Hi, I’m Chris Moldovan I am the nutrition and wellness director at age well and I oversee the meals on wheels program, the community meals program, our dietitian services as well as health promotion and wellness programming. Today I’ll explain a little bit about each Meals on Wheels is a home delivered meal program that is meant to provide a third of the DRI or daily requirement for an individual over the age of 60. At Age Well we’re really proud of our program. We’re able to provide eight different therapeutic diets. What that means is meals that are medically tailored to meet someone’s needs to manage a chronic illness. We know that many people over the age of 60 have one or more chronic illnesses, things like diabetes, heart disease, hypertension and they need to have particular foods to manage. We offer a heart-healthy diet, a diabetic friendly diet, and a meal that is specifically geared for people with renal disease. We also offer a vegetarian diet lacto-ovo so that includes milk eggs and cheese. We have a gluten-free diet lactose free diet and in addition we have mechanically altered diets mechanical soft which is like fork tender so it’s easy for an individual to cut and chew the food, or puree for those people that have additional swallowing problems or very poor dentition. We offer meals on wheels in all four counties, all towns in those counties and we deliver daily Monday through Friday for those people that need weekend meals they would be receiving frozen meals for the weekend. Our volunteer program is so important to the Meals on Wheels program because as you know every day we need volunteers to show up, arrive, take those meals, and deliver to the individuals who need them. They provide safety checks, you’ll hear more about those later. What we do now is we contract with Trio Food Service out of Rutland, Vermont and they work with us to provide our meals. They prepare fully cooked, chilled meals that are packed by roots so what that means is we have staff at Age Well who work in Nutrition Support to customize the meal schedule as well as the dietary pattern. For that individual those meals are packed in Rutland in coolers, brought up to what we call hubs or locations in the community where a volunteer would arrive, pick up the cooler packed for the route. Inside that cooler is a detailed route sheet explaining who the individuals are, what their address is, what meal type they need and how many meals they’re getting that day. The volunteer then takes those meals, drives them out, delivers them to the individual. They might be more palatable if the individual heats them, but they could be refrigerated if the person wanted to eat them later on in the afternoon or even for an evening meal. We also have a community meals program or congregate meals. They sign up in advance, they show up on a given day at a particular location scattered about our four counties and they eat the same meal with their friends and community members, maybe even family members and enjoy that nutritious meal that meets the older Americans act guidelines I mentioned earlier. About the third of the DRI all meals that we serve through Age Well need to meet the older Americans act guidelines for nutrition that is including a good source of protein, carbohydrate of course. We look for whole grains as often as possible, we focus on fruits and vegetables at least a cup and a half of fruits and vegetables at every meal. We focus on vitamin A, vitamin C, and a good calcium source so this is a well-rounded meal whether it’s a sit-down meal at a congregate site or a home delivered meal through Meals on Wheels. We partner with many different community partners, such as senior centers, churches, different schools, even to sit down and have sit-down meals or sometimes we have grab-and-go meals or curbside pick-up those are meals that again similar to the sit-down but they’re carefully packaged so that an individual can drive by, put the meal into the back of their car or have someone, a volunteer, do that and drive away and have a nutritious meal. We provide education, nutrition education, health promotion, education vaccination information depending on what the needs are in the community at the time with those meals. We also have a registered dietitian who works with us on a regular basis to provide nutrition education at the meal sites when possible or we’ve recorded some videos to have access to it times when people can’t get out we also have one-on-one counseling that is available to those clients that might need a little additional education or really customized information about their chronic illness and how diet can help them manage it. People with diabetes, people trying to lose weight, heal a wound, many different topics that we can cover. We also have partnerships with restaurants, sit down meals in some cases and then other restaurants participate in our restaurant ticket program. That’s a program where an individual can donate for the meal, receive a voucher or a ticket take that ticket to the nearby restaurant that’s on our website and it’ll be listed on a calendar of those restaurants that participate and depending on the day or the time that they’ve denoted as the Age Well time, the individual can go in receive a meal. It meets those older Americans act guidelines for nutrition, they then pay for their meal with the ticket we Age Well reimburses the restaurant for those meals at the end of the month. Back to the registered dietitian she is available to do one-on-one counseling in people’s homes when appropriate or virtually via the phone or a zoom type platform where that person can provide one-on-one information and assistance to the individual who needs the counseling or possibly a family member or caregiver to help make sure that that individual has the information they need to manage their chronic health issues. We have been very fortunate to be able to expand our offerings over the last few years and many of you have heard of the Tai Chi programming that we offer. Tai Chi for balance it is a falls prevention program and we work with over 30 active volunteers who have been trained by Tai Chi Vermont to provide a basic level and then an intermediate level Tai Chi practice for individuals we know that by practicing one hour a week over a period of 10 to 14 weeks improves strength, balance and flexibility. We know that Tai Chi is an excellent falls prevention program. We offer nutrition and physical activity program called Eat Smart, Move More Weigh Less, that is a nutrition program that is focused on helping people make behavioral changes that would affect a more healthy diet or a more healthy intake and at the same time encourage individuals to become more physically active. It’s an evidence-based program that will help people, perhaps reduce their blood pressure levels, produce a slight to moderate amount of weight loss, and help people feel better about their overall health. A matter of balance is another falls prevention program that is available to our participants that is online and in person and that is a basically a support group that’s available to individuals who for some reason, maybe they’ve previously had a fall or they’re recovering from surgery or they’re just feeling weak or fragile because of health issues and they’re so afraid to participate and get out of their homes and apartments and participate in the community or go for a walk because they’re fearful of falling. This is an opportunity again for volunteers to work with our program to train and learn how to run these groups out into the community in senior housing situations or senior centers or perhaps online to support individuals over the age of 60 and help them overcome that fear of falling. Let’s talk about Meals on Wheels. Safety checks are super important. When a volunteer delivers a meal to an individual, sometimes that’s the only person that person has had contact with in a day so when you knock on the door say hello, drop the meal, you’re actually seeing that person for the first time and able to do a quick safety check which allows for you, maybe you notice that their mail didn’t get picked up or their driveway wasn’t shoveled or possibly when they opened the door they were all bundled up and and and they were cold and they perhaps didn’t have heat on in their apartment. Maybe they don’t answer the door right away. In all those instances, we would ask that you would take the phone number that’s on the route sheet and call Age Well. We have staff in nutrition support who will help identify the issue, contact that individual and make sure they’re safe and in some cases, escalate to a higher level to make sure that that individual is okay.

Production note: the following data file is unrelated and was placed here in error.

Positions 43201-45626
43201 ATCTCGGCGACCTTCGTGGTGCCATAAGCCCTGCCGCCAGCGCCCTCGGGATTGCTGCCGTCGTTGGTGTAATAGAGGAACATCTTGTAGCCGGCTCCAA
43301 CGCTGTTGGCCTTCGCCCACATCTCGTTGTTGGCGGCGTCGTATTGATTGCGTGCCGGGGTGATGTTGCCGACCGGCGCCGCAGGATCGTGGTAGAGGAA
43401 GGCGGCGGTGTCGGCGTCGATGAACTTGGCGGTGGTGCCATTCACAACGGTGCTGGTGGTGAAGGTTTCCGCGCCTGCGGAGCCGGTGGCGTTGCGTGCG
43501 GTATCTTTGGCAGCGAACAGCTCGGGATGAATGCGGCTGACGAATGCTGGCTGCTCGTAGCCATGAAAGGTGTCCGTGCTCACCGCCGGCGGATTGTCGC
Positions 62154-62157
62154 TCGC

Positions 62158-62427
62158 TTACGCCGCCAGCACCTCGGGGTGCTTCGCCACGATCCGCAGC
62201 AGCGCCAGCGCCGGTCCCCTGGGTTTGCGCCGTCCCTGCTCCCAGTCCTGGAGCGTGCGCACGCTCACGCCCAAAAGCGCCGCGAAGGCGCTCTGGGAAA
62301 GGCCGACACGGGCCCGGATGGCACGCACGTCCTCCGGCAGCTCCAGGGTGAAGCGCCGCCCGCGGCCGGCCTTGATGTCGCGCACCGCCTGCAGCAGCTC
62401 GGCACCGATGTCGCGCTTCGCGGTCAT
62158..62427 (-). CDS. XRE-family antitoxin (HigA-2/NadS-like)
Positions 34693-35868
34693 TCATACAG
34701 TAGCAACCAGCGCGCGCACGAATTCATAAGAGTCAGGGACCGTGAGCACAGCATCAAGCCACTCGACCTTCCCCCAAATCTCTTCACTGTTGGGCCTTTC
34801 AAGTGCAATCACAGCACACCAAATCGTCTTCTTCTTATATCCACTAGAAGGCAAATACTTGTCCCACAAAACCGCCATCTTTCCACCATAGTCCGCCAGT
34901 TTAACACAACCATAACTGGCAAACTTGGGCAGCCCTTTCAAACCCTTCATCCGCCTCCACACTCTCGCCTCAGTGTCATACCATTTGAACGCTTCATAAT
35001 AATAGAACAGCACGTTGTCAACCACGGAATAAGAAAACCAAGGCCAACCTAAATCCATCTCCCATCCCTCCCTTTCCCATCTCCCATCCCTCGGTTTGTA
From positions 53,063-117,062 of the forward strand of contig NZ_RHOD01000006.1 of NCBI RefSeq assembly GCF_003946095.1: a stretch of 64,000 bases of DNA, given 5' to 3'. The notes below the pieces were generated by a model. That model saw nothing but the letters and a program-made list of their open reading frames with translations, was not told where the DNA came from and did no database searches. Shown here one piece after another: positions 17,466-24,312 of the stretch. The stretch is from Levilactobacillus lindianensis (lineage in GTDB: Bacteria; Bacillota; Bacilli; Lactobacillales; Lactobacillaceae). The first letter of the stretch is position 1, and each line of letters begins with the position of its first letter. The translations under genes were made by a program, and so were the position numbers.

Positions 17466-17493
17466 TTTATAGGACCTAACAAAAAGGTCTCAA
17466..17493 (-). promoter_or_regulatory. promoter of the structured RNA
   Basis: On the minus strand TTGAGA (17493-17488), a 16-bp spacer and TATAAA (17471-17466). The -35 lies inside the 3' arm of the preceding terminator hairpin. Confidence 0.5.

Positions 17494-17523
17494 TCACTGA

I’ve been receiving Meals on Wheels for about a year and it’s great food and it’s tailored. I’m diabetic, so I need a lot of protein in the beginning of the day.